Lenovo Launches Intel Nehalem Desktops

The new ThinkStation S20 and D20 workstations pack in the latest technology from Lenovo's chip and graphics cards vendors, said Ming Xie, ThinkStation worldwide product manager for Raleigh, N.C.-based Lenovo.

"The reason to launch a new generation of workstations is because there is a large, technological leap coming from technology partners," Xie said. "Intel, NVIDIA and ATI are refreshing their hardware which brings large performance increases."

Nehalem, first seen in last year's Core i7 rollout, is the successor to Intel's hugely successful Core microarchitecture. Improvements over the previous generation include energy efficiency, better power management capabilities and the integration of the memory controller for superior floating point operations.

Like new Apple Mac Pro workstations announced earlier this month, Lenovo's latest ThinkStations are built around either the Xeon 5500 or the W3500. The S20 features the Intel X58 Express chipset while the D20 is equipped with the Intel 5520.

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"There are a lot of cool features around the chips in these machines," said Xie. "The processors are good about borrowing down power when the system is idle -- that means customers won't have to pay for as much electricity when they are not using it."

Intel Turbo Boost is also included with the processors, providing additional performance when workload demands call for it. As the operating system of the workstation places a higher strain on the processor, Turbo Boost compensates in 133 MHz increments until the high end of the processors power is met. Once the workload decreases, Turbo Boost drops the demand on the processor incrementally until the processor is operating within regular limits.

Granted, not every situation is going to call for high end desktops with this much computing power. To that end, Lenovo has a certain type of customer in mind that might require the power that the hardware can deliver.

"The latest ThinkStation line was designed for engineers and designers, people designing automobiles and aircraft," said Xie. "These workstations are for users that demand the highest in performance, who are generally running processes on multiple cores. For most of these people a standard desktop wouldn't deliver the necessary performance."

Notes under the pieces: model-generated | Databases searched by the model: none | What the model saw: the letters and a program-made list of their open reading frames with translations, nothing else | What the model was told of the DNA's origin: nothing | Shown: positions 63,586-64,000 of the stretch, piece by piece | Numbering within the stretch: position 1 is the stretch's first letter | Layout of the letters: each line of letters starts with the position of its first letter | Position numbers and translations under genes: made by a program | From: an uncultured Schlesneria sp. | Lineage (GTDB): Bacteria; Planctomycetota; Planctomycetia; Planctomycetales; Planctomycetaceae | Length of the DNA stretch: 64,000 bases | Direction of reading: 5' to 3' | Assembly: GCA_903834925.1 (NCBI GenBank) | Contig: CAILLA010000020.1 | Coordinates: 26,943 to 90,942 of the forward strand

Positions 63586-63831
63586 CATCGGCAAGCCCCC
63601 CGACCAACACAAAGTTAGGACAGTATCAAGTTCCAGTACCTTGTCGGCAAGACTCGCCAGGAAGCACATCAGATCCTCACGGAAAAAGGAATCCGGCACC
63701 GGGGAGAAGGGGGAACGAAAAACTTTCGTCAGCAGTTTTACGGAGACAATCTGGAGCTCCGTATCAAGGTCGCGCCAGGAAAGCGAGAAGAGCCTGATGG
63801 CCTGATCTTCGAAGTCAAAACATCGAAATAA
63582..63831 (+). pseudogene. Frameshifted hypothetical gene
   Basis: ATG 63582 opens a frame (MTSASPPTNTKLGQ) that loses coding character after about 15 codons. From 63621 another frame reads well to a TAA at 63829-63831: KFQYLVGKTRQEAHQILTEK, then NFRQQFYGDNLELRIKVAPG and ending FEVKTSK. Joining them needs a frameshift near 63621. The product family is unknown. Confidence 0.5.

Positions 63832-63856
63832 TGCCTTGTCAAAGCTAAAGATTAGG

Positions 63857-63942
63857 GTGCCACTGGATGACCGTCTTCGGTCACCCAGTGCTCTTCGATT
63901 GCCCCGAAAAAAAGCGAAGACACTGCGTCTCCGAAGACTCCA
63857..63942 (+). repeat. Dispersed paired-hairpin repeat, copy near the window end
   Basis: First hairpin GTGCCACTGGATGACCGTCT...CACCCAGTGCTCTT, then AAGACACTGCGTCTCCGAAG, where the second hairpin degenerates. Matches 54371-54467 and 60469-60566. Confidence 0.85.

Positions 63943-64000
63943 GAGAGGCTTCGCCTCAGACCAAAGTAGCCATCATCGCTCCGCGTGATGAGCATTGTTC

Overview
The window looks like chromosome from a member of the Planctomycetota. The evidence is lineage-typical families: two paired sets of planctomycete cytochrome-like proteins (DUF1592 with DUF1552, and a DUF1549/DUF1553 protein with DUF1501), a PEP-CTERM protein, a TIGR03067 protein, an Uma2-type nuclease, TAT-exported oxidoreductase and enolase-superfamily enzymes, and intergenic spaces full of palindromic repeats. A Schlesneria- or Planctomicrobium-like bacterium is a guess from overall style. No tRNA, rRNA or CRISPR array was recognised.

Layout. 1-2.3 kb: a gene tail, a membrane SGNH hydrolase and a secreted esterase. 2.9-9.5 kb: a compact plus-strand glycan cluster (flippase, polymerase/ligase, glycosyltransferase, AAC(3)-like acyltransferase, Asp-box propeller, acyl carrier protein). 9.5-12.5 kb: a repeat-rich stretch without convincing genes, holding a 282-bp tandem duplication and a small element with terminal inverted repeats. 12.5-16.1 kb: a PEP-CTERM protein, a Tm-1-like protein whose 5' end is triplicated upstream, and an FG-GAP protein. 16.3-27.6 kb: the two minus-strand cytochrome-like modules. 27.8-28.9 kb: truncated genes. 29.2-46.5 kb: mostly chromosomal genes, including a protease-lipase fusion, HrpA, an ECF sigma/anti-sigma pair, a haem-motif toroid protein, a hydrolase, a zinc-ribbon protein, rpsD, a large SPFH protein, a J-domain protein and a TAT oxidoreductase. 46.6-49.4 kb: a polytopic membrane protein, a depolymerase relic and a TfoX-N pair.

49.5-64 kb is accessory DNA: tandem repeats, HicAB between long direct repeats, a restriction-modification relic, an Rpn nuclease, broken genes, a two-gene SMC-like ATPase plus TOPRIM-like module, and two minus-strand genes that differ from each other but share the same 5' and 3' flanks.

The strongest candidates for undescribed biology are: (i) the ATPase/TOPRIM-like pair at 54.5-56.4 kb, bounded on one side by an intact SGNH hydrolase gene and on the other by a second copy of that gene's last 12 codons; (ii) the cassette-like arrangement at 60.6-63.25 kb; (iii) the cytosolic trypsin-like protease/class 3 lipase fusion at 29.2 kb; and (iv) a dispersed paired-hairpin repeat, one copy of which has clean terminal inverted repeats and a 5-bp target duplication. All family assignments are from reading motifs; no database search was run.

Lenovo for the first time is offering customers a choice when it comes to graphics cards. Lenovo continues to offer NVIDIA graphics chips -- specifically the Quadro line of graphics cards. But in order to provide an alternative, Lenovo is now also providing the option of an ATI FirePro graphics card.

"Before, Lenovo only offered NVIDIA graphics," said Xie. "Now we're adding FirePro graphics in order to give our customers more choice. Adding FirePro graphics gives our customers more choice in the specific applications they want."

Aside from an increase in computing power and graphics performance, Lenovo designed these two desktops to run quietly. The company looked at comparable systems from its rivals and decided to design something to run with less noise.

"The D20 has a dual processor and 1060 watt power supply," said Xie. "It runs at about 24 decibels and that's lower than most ambient noise in an office."

Lenovo also built the D20 and S20 ThinkStations to be environmentally friendly. Both models are made in part from consumer recycled plastics. These latest entries into the high-end desktop market will also be rated EPA Gold and are Green Guard certified.

The ThinkStation S20 and D20 will be available in the first quarter of 2009 through Lenovo business partners and via Lenovo.com. Pricing for the D20 and S20 ThinkStations will start at about $1,070 and $1,550 respectively.

Damon Poeter contributed to this article